Scientists are not certain why, but people who experience migraines with aura are about 2-4 times more likely to experience a stroke when they take oral contraception that contains estrogen.
Migraines are common in women of reproductive age, and 3x more common in women than in men overall. This is, in part, due to the existence of menstrual migraines, which half of female migraine sufferers experience. These are migraines brought on by a dip in estrogen, the same hormonal lapse that triggers menstruation. Birth control can potentially worsen menstrual migraines by supplying the body with synthetic estrogen and then withdrawing this supply during the placebo week. However, extended use birth control can potentially help women manage their menstrual migraines by continuing this estrogen supply for months on end, preventing migraine-triggering periods.
About a quarter of all migraines are accompanied by aura, a kind of visual or sensory disturbance. For most people, aura looks like blind spots, flashing lights, or zigzag patterns, but it can also cause temporary blindness, hallucinations, paresthesia (a burning or prickling sensation), and aphasia (the inability to speak). If you experience migraines with aura, your doctor will likely recommend a birth control method that is low in estrogen, such as the patch, ring, or progestin-only minipill. There are several low-dose estrogen formulations of the combination pill that might work for you as well. Birth control can help or hurt your migraines, depending on whether or not you experience aura, and what kind of birth control you use. It’s important to talk to your doctor about your migraines so you can experiment safely and find the best contraceptive method for you.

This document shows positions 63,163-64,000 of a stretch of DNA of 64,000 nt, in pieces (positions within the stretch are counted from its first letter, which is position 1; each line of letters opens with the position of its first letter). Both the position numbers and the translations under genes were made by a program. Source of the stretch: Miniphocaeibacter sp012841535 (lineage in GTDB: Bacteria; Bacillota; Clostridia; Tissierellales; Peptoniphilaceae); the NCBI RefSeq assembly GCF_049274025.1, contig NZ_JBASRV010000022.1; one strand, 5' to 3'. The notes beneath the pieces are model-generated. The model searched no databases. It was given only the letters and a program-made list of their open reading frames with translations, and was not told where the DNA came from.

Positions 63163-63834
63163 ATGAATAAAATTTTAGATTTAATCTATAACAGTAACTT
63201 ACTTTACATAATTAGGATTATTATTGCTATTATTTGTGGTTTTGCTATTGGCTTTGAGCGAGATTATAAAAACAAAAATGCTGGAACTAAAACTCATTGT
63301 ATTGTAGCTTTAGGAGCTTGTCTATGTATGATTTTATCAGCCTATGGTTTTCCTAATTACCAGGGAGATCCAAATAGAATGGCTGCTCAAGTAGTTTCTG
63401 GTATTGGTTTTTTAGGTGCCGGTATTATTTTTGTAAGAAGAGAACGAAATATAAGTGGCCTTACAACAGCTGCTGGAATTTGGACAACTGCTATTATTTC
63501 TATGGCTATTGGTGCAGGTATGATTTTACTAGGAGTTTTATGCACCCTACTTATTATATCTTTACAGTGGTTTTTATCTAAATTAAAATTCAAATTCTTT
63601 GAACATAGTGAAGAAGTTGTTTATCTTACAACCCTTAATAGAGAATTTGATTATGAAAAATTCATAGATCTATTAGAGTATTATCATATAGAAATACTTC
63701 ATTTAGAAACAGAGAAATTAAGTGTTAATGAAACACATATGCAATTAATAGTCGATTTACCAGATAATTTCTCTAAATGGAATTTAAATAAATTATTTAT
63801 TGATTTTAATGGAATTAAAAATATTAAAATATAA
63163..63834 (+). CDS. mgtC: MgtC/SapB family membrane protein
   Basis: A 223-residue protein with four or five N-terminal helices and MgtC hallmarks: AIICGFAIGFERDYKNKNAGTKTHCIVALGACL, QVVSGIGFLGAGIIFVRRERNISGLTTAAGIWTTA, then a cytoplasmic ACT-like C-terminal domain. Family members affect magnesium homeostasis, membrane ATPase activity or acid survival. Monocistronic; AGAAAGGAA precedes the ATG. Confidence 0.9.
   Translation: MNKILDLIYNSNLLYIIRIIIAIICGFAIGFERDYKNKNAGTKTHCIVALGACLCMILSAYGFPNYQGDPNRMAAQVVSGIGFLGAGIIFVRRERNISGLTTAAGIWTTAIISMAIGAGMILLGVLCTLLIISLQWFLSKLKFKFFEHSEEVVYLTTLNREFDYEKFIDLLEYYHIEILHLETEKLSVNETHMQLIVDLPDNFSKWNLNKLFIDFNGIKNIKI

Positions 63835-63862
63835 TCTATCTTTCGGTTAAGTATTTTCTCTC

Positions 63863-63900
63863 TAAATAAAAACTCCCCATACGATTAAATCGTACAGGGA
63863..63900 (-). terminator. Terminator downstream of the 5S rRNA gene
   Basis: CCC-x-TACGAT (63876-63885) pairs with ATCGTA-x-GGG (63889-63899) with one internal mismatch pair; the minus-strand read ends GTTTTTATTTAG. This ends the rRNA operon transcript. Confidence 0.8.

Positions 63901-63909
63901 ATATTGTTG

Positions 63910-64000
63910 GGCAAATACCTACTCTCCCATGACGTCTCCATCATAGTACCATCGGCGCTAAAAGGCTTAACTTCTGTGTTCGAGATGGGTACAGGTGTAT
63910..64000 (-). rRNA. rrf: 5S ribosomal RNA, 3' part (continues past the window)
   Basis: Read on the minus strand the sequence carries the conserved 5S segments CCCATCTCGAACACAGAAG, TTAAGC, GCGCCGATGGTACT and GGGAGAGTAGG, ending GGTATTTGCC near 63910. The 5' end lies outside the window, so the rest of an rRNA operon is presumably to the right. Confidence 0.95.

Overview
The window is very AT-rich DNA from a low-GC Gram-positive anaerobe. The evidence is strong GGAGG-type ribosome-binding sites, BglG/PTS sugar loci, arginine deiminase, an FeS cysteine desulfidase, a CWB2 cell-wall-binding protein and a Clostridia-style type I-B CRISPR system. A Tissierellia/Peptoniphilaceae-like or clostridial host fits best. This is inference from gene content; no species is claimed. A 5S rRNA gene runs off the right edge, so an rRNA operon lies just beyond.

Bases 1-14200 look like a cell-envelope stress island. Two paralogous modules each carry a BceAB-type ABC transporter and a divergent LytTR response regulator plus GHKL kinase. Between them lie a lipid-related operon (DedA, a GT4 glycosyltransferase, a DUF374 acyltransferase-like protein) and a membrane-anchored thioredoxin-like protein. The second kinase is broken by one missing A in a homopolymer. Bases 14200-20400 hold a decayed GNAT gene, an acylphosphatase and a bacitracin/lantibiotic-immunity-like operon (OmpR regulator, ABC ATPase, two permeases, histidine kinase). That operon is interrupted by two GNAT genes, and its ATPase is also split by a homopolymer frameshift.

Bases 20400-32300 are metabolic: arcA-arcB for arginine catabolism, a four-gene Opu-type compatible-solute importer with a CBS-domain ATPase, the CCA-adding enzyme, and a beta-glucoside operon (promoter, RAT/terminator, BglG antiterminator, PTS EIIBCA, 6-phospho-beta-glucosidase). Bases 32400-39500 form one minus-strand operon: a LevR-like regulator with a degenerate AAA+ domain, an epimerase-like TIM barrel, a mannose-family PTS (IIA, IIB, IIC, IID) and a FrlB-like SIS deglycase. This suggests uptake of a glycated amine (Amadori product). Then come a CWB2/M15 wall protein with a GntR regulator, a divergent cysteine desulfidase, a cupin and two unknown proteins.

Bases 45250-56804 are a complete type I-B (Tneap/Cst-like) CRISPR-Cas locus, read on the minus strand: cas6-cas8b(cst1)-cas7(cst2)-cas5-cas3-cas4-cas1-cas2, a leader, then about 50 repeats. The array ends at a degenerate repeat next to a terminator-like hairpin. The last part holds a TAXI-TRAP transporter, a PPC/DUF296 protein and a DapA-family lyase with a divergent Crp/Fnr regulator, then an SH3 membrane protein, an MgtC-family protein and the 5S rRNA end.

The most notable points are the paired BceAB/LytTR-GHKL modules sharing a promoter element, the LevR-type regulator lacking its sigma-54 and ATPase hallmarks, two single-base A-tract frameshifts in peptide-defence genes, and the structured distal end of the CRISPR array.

The Simple Health team is passionate about all things health. Follow along—we're just getting started.